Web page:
Seth & Allison's Kitchen: Real-life Lessons from a Real-life Renovation

Seth & Allison's Kitchen: Real-life Lessons from a Real-life Renovation

May 7, 2013

Name: Seth & Allison (and a baby on the way!)
Type of Project: Kitchen/Family Room renovation 
Location: Ventura, California 
Type of building: Mid-Century, multi-level, single family home

Seth and Allison's renovation is complete! And it is very lovely. You've been there every step of the way, from the original kitchen to the big reveal and everything in between. Now it's time for a few parting words of wisdom from Seth and Allison. After all the dust has settled, what have they learned?

Now that the project is over and you're looking back on it, what are the most important lessons you learned through the remodeling process?

  1. Having done a previous kitchen renovation at our last property, I can say that it was definitely a luxury to be able to not live on-site during this current renovation process. But one lesson we remember from the last renovation is that if you are living there, try to keep the space as clean as possible: hang plastic between rooms, clean up at end of day; basically do anything you can to cut down on the dust that will inevitably make its way into the parts of your home that aren’t even being worked on.

  2. Make sure to check on lead times for all major items, whether tile, flooring or windows. Most installers recommend the flooring to be on-site for a certain amount of time to let it acclimate to the local climate. We were definitely surprised by the eight-week lead time for the windows we ordered, though luckily we still got them in time.

  3. When working with a professional — whatever trade it may be — don’t be afraid to make sure you get the results you want. Or, don’t be swayed into doing things their way, because you’re the one who has to live there, not them. For instance, we had several potential drywallers come out who wanted to spray texture all the walls because it’s easier and less time-consuming, or they were only willing to do otherwise for a huge cost. But we finally found someone who understood our style (the rest of the walls in the house were smooth and we wanted a cohesive look) and was willing to skim coat at a decent price. Looking back, we’re really glad that we didn’t settle.

  4. Find the parts of the project that you can do yourself and hire out the rest. Because we both work full time and we wanted to complete the house before moving in, we didn’t have the time to do the whole project ourselves, but it was definitely worth it to take care of some of it on our own, like all of the demolition and putting together the kitchen cabinets.

If you were to do this again, what would you choose to do differently?

Right now we feel pretty happy with the space because we made it a point to invest in the design and elements we knew we really wanted, since we plan to live here for a long time. Of course there will inevitably be things down the road that we might decide we would have done differently, but we hope to always just be grateful that we get to live in a place that we were able to make our own.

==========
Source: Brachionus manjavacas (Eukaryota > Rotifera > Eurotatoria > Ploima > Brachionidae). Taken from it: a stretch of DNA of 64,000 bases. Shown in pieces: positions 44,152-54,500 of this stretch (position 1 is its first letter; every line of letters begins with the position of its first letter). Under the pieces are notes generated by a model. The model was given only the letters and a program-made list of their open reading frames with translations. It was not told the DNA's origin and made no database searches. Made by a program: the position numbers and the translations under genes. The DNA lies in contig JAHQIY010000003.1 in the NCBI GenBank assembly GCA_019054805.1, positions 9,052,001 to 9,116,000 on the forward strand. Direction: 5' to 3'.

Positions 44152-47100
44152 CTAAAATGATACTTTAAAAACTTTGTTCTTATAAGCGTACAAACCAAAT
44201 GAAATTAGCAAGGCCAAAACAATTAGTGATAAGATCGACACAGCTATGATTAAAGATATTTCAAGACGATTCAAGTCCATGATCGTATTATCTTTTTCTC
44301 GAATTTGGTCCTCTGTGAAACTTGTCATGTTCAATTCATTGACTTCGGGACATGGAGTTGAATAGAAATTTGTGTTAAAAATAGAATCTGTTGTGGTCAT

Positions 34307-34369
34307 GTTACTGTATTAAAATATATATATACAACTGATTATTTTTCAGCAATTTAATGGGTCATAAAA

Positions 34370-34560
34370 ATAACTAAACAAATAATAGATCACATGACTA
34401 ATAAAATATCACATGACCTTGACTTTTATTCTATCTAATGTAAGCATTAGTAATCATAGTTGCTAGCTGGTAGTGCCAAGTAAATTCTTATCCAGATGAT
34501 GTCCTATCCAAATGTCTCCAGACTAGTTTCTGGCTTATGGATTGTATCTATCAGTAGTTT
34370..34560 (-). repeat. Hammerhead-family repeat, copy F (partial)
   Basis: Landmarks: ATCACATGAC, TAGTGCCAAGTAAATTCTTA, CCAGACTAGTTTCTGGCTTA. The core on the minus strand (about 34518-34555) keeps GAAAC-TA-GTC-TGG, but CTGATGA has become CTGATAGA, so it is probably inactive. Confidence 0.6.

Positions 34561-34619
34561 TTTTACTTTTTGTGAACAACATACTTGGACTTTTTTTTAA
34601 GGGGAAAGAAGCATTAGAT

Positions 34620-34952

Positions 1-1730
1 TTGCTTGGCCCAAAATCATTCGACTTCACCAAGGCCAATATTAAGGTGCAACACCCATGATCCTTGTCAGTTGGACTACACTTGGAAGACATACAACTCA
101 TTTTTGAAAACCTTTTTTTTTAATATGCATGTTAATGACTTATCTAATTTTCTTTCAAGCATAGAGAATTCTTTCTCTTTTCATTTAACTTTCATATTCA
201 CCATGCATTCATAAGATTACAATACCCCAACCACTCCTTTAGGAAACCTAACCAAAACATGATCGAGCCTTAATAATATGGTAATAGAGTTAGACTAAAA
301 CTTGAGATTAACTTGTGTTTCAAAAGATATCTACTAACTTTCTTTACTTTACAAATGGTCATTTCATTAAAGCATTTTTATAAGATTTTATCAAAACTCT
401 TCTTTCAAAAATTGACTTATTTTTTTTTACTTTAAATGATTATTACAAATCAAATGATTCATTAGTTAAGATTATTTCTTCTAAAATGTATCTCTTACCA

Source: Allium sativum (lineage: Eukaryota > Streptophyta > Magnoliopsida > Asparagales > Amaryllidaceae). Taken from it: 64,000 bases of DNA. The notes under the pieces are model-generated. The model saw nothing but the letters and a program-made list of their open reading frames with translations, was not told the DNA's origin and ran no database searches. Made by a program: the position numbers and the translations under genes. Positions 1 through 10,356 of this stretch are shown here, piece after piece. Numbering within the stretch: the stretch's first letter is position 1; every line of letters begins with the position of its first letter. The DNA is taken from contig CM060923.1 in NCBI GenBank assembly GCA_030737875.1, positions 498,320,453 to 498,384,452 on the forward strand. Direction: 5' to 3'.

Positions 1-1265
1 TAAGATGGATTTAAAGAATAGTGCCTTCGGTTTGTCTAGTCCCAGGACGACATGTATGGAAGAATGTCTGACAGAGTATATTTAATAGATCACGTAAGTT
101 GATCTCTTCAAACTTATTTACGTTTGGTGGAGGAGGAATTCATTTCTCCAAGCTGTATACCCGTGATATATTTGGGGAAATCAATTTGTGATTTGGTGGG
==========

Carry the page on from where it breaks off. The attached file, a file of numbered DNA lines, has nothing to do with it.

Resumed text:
Did your schedule go as planned? What took more time than you thought it would? What took less time?

Again, since this project was part of an overall gut house renovation, it’s kind of hard to isolate the kitchen/family room timeline from the rest, but all-in-all we ended up only being about a week behind our estimated schedule for the project. 
We were surprised that we got the permits sooner than we thought. On the other hand, the drywall took longer than expected to dry because we were having some cold (for Southern California) weather during those weeks. 
What is your next project going to be?

We’ve already started a second phase to the house renovation, which entails adding an additional 300+ square feet for a master closet and bathroom as well as a third bedroom on the main floor. Some people may think we’re crazy for tackling so much in a row with this house right off the bat (at least one of us has had that thought many times since the crew has been showing up with their jackhammers at 6:30am every day these past few weeks), but with the impending arrival of our first child in July, we know that we want to get the renovation projects behind us in order to just enjoy our new house and growing family moving forward.
Any final thoughts?

Thank you to everyone in the Apartment Therapy community who provided support and constructive feedback throughout this Reno Diary series! As long (long, long)-time readers of Apartment Therapy, we really hope our experiences can help or encourage any other homeowners who are considering embarking on a large scale renovation project. It was definitely valuable to us to read accounts of others’ projects on Apartment Therapy or elsewhere before starting our own. Thanks, again!
Thanks, Seth and Allison! And congrats on your new kitchen!

This concludes Seth and Allison's renovation diary. You can check out the full series to see the whole renovation process, step-by-step, or you can explore all of our Renovation Diaries.

The Renovation Diaries are a new collaboration with our community in which we feature your step by step renovation progress and provide monetary support towards getting it done in style. See all of our Reno Diaries here.

(Images and diary text: Allison Gibson)

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